Gael Garcia Bernal: Every democracy is constructed day-to-day. And the electoral process reduces and minimalizes every single aspect of human complexity. We're putting it into pamphlets. We're doing a publicity show. We're becoming symbols. Let's not give the electoral process so much importance. We have to be cynical about it. Let's give importance to the real democracy that's constructed on a day-to-day basis. That's my hopeful perspective on it. But my realization while I was doing the movie was like, ****, the electoral process is really horrible.
GQ: Are you a politically active person? After all, your daughter's name is Libertad.
Gael Garcia Bernal: Well, fortunately that is a well-known name in Spanish, so it's not like all of a sudden calling someone, I don't know, Mountain.
GQ: But it must have been on your mind somewhere, right?
Gael Garcia Bernal: It was. It was. I mean, it's possibly the best word ever, together with Love. My daughter is incredible and she really symbolizes that.
GQ: At this point, you are such an international star, but you still seem very committed to making films in South America. Is that important to you?
Gael Garcia Bernal: Well, it's important because it's the best place for me to fly—I feel like I can play more roles. I can kind of get a more biological grasp on what's being done and then, I can play around more. In English, I'm a little bit limited. I speak English as a second language, and that's a little limitation that I have to work around and I have to use it to my favor. So, yes, that's why I end up wanting to do more things in Latin America.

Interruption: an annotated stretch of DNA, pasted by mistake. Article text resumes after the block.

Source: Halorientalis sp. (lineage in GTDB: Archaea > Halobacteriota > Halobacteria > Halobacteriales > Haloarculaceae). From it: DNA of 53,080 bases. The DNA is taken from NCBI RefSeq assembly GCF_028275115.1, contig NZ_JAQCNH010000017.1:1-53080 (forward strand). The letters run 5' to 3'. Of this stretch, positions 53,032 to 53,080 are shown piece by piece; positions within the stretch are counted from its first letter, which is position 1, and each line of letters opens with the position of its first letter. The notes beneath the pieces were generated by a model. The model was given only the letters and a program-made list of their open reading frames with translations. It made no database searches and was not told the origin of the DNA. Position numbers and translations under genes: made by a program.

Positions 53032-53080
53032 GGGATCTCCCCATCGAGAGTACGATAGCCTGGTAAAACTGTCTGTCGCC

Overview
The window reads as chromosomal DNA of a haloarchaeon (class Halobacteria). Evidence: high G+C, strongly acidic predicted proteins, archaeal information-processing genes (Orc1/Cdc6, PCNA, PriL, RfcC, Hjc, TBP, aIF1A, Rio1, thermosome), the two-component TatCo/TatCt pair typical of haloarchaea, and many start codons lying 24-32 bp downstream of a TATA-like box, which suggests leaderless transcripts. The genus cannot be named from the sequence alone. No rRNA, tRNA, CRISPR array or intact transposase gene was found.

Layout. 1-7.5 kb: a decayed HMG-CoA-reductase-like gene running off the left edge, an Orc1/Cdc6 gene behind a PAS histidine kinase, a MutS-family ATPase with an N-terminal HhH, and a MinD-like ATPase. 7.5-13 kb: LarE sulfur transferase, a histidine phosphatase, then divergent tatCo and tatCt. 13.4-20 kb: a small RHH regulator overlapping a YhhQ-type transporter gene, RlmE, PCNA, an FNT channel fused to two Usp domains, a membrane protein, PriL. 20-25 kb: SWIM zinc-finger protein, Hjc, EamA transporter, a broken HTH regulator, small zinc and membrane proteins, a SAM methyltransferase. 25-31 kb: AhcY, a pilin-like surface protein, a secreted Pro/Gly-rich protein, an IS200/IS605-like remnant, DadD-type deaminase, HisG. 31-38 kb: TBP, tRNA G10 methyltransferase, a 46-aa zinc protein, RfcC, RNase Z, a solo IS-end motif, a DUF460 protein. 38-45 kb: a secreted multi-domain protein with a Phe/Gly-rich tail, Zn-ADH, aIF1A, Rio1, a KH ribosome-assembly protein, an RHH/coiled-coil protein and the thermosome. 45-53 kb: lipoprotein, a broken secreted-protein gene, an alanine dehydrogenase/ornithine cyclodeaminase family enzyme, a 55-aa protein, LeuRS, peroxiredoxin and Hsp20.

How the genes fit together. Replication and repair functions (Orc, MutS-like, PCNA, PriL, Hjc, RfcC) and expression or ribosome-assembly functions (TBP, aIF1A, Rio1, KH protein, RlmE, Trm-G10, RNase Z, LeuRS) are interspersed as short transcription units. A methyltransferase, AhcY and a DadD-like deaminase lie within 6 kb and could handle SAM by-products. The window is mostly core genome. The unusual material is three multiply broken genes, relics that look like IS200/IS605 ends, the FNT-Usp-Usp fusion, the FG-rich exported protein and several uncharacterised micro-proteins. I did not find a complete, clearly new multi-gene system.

GQ: You started acting at a very young age, and starred in a Telenovela when you were a teen in the late '80s. Since No was made with vintage U-Matic video cameras to recreate the visual flavor of the late '80s, was it crazy to see yourself shot on low-grade technology again?
Gael Garcia Bernal: Well, I wasn't aware of the technology when we were shooting the soap opera, since I was very young. But I must say that one great surprise that happened is that before doing this film, we'd talk about how horrible it was to do soap operas and how horrible that video was. But when I saw the movie, I was like, man, isn't it strange how all of a sudden this format seems so nostalgic and filled me with longing for that time. It's just kind of like, wow, this nostalgic feeling—looking at how light comes into the window and everything. It gave me a good feeling. This horrendous video feels so romantic now. Who would have thought?